By Bill MacKenzie
The Ministry of Education is currently piloting a
software program that most teachers are likely to find extremely useful in helping them to
better organize their lesson planning.
In light of the recent dramatic changes to the curriculum, the Ministry
of Education has engaged a company of software designers to work with Ontario educators to
develop a tool to help them in the writing and sharing of curriculum units.
The Curriculum Planner is not only an organizational tool but also a
valuable resource. The program consists of curriculum expectations for every grade and
subject area, teacher companions for special education, ESL, evaluation, teaching and
learning strategies, sample units constructed using the Curriculum Planner, bibliographies
on a broad range of educational subjects, examples of student work and information on
ministry-licensed software. That's quite a package.
The Learning Curve
As you can imagine, the Curriculum Planner is a large
program, taking over 100 MB of hard drive space, and learning the program will require a
considerable outlay of time. The ministry has just announced that it is providing funding
support to boards for the equivalent of one day of release time for one teacher per school
for training on this software.
By standardizing the way in which teachers create units, the Ministry of
Education is providing an electronic means for the sharing of material across the
province. The ministry has included in the Curriculum Planner several units that are not
only illustrative examples but also classroom-ready lesson plans. So far, only elementary
units are available. Material for secondary teachers will be ready in the near future.
Material created using the Curriculum Planner can be downloaded to a
floppy disk and shared with others. A web site has been developed where new units can be
downloaded over the Internet. Teachers may also send in their units to be considered for
posting on the web site, which is located at plandev.media-x.com.
Currently the ministry is using the Ontario Curriculum Centre protocol
for determining the quality of submitted units.
With the demise of the Common Curriculum, the ministry has
moved in a new philosophical direction. Recognizing these changes, the designers of the
Curriculum Planner have relied upon the work of Grant Wiggins, amongst others, for models
of how best to organize meaningful lessons. The Curriculum Planner embraces the idea of
Teachers begin by identifying expected learning objectives for students.
The Curriculum Planner provides an easily searchable database of all ministry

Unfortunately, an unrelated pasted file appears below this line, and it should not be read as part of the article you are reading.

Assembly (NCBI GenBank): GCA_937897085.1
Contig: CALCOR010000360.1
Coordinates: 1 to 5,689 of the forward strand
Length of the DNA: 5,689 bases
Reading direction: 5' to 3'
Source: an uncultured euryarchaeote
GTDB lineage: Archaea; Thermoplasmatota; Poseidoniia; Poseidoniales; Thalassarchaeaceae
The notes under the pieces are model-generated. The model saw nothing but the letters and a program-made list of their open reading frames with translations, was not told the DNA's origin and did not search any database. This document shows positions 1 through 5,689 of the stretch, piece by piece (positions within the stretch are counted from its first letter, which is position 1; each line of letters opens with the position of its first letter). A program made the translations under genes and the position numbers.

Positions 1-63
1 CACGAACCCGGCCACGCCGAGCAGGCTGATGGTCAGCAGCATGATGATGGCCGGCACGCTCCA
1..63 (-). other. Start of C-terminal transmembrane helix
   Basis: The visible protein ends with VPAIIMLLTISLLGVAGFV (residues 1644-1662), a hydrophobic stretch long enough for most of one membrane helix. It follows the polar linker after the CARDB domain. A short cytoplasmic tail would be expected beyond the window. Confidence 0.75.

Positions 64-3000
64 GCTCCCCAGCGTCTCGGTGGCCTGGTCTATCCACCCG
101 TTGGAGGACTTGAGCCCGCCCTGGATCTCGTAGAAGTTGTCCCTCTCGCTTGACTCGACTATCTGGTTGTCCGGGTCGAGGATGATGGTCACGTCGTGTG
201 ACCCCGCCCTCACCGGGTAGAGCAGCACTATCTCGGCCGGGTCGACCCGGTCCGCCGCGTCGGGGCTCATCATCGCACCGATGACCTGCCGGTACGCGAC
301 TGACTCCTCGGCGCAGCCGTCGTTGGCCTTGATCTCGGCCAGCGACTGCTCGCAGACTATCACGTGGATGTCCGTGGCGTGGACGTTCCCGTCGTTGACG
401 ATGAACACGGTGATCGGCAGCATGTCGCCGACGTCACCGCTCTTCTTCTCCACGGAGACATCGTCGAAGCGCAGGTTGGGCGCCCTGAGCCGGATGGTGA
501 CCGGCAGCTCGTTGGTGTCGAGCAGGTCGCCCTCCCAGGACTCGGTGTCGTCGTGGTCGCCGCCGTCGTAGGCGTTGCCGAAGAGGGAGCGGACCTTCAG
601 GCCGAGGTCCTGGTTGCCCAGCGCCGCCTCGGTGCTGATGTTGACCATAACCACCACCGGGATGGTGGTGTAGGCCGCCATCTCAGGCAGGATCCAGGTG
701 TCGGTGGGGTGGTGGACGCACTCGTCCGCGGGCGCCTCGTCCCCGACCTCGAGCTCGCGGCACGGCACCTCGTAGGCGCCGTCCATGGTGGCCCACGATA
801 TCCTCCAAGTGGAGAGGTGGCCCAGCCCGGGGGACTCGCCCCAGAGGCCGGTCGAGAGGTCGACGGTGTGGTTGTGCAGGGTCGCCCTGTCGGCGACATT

expectations. Next, teachers determine how best to impart this information in a meaningful
way. A variety of teaching strategies is listed. Finally, teachers must determine how they
will know that students have learned the assigned material. They can choose evaluation
techniques and recording methods that are provided in the planner.
By putting expectations first, the designers of the Curriculum Planner
make teachers more aware of the curriculum and steer educators away from teaching what is
merely familiar or of interest.
In prioritizing the learning expectations at the beginning of the
planning process, the importance of accountability is emphasized. Teachers in Ontario are
increasingly accountable to both their administrators and parents with respect to the
curriculum. The planner provides a helpful tool to assure all concerned parties that the
expectations are being met.
Given the large number of expectations, the Curriculum
Planner can generate a useful record of what has been taught. For example, an Intermediate
teacher with a split Grade 7/8 class has over 1,000 expectations to cover. Without some
tool to stay organized, even the most experienced of teachers would find this a daunting
Not all expectations are created equal, however. While the Curriculum
Planner does provide a method of tracking and organizing expectations, it does not provide
any helpful strategy for assigning a priority to them. Teachers should look to their
division chairs and administration for guidance in this area. The Curriculum Planner is,
nevertheless, a helpful tool assuring both the teacher and their administrator that a
variety of teaching strategies, assessment methods and student groupings are being used in
As a database, the Curriculum Planner can quantify the various
expectations and strategies that a teacher uses, not only for one unit or even for a given
subject area, but for a whole term or entire year. For example, a teacher can create a
profile that includes all the subjects he or she has taught during the year. The profile
will compile all the expectations, strategies and resources that a teacher has used into a
neat summary that can then be shared with an administrator.
The Curriculum Planner is being introduced now because of the widespread
use of computers by teachers. With the implementation of the electronic report card, most
teachers have a basic working knowledge of computers and databases.
Who is it For?
This software isn't for everyone. Teachers with banker
boxes lining the shelves of their garages and classrooms may take one look at this program
and roll their eyes in disbelief. Highly experienced teachers will have to spend hours not
only learning a new program but inputting their lessons into the Curriculum Planner. For
many nearing retirement, this may seem like a waste of time.
Less experienced or new teachers, on the other hand, may look at the
planner as a godsend. Here is a program where everything is clearly laid out and
explained. If you are just finding your way in the profession, the Curriculum Planner may
be for you. As a teacher with almost 10 years experience, I look upon the planner as a
Bill MacKenzie is an Intermediate teacher who is
currently the information technology support teacher for the Upper Grand District School